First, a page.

John Harding was born in Goochland County, Virginia on November 2, 1777. The family moved to Tennessee when John’s mother died in 1798. Both his father (Giles) and grandfather (William) owned slaves, and John also owned and traded enslaved people. John founded Belle Meade, meaning “beautiful meadow” in 1807 and managed it until 1839.
Susannah (Susan) Shute Harding
Susannah Shute was born at Laurel Hill in Pennsylvania on August 22, 1785. Her family moved to Tennessee sometime between 1790 and 1791. On August 6, 1806, Susannah Shute married John Harding. They had three children: Amanda P. Harding born on October 23, 1807; William G. Harding born on September 15, 1808; and Elizabeth Virginia Harding born on April 5, 1812.
William Giles Harding
William Giles Harding was born in 1808 and was Susannah and John Harding’s only son. At the age of 14, he enrolled in Cumberland College. Two years later, he left to attend the American Literary and Scientific and Military Academy. In 1827, William’s father, John Harding purchased the 579 acre tract of land called McSpadden’s Bend for William to manage, until he inherited Belle Meade in 1839. William would be the proprietor of Belle Meade from 1839 until 1883. During the Civil War, William was initially a supporter of the Confederacy. After being imprisoned at Fort Mackinaw in Michigan, he took the oath of allegiance to the Union and did not take an active part in the conflict from 1862 onwards. William would manage Belle Meade until the 1880s, when a stroke forced him to retire. Under his stewardship, Belle Meade expanded to 5,400 acres or roughly 8 and a half square miles. He died on December 15, 1886 at Belle Meade.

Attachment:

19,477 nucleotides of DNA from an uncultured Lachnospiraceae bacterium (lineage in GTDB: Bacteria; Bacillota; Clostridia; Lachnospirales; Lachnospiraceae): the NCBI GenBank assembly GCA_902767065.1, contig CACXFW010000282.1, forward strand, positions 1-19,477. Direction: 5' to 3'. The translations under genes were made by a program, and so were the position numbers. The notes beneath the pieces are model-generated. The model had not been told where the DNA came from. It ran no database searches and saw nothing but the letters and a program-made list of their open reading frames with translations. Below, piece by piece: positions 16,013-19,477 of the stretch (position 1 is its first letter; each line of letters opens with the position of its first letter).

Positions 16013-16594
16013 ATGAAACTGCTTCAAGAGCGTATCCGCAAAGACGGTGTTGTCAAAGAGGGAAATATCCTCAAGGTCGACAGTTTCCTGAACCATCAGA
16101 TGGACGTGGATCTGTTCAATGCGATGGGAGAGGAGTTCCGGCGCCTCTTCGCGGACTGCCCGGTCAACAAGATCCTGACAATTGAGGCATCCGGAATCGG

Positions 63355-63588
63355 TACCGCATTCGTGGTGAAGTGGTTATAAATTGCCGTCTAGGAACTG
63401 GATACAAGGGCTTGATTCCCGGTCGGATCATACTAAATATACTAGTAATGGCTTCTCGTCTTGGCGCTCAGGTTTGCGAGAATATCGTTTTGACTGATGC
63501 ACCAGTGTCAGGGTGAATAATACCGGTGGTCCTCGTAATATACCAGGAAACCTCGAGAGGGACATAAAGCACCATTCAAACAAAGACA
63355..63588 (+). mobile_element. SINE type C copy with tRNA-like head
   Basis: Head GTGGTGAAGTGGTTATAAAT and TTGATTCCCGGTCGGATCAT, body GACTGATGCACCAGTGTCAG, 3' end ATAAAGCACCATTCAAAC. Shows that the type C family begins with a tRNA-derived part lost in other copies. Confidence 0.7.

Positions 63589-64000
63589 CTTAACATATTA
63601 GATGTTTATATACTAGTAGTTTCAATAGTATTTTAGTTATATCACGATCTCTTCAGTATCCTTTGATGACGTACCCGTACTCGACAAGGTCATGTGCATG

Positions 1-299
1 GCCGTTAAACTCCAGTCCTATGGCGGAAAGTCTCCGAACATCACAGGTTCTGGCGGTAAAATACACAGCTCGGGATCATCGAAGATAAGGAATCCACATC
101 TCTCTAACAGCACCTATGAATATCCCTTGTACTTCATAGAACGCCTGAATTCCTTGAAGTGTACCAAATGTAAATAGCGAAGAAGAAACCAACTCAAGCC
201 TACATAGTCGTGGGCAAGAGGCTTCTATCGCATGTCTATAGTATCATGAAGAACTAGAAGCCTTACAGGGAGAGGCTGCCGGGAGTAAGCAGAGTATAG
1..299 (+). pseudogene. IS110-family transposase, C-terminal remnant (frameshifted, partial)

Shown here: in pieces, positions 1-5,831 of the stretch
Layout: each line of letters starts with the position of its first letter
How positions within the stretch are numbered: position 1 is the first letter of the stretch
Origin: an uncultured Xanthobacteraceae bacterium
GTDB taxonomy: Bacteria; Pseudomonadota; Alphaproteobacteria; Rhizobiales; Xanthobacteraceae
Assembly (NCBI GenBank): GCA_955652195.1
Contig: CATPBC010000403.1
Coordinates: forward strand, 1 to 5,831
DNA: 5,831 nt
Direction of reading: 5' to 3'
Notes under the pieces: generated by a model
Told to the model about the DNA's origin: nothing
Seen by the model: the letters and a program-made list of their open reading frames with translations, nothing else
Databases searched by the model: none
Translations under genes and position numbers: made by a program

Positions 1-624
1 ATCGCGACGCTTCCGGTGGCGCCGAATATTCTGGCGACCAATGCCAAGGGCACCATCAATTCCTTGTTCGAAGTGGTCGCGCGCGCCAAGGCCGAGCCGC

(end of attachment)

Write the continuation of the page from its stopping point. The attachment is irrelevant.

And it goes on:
Mary Selena McNairy Harding
On Nov 19, 1829, 21-year-old William Giles Harding married 17-year-old Mary Selena McNairy. They lived together on the property named Stones River east of Nashville. Their only child that survived to adulthood, John Harding Jr., was born at Stones River and was named for his grandfather. On March 29, 1837 Mary Selena died from complications due to childbirth.
Elizabeth Irwin McGavock Harding
Elizabeth was born in 1818 at Carnton, her family home, in Franklin, Tennessee. Her father, Randal McGavock, was the 11th Mayor of Nashville. On a snowy night in January of 1840, Elizabeth Irwin McGavock married William Giles Harding. She and William would have two daughters, Selene Mary Elizabeth. During the Civil War, Elizabeth managed the farm while her husband was imprisoned, meeting with future president Andrew Johnson to protect the interests of Belle Meade. Elizabeth died in August of 1867 at the age of 48.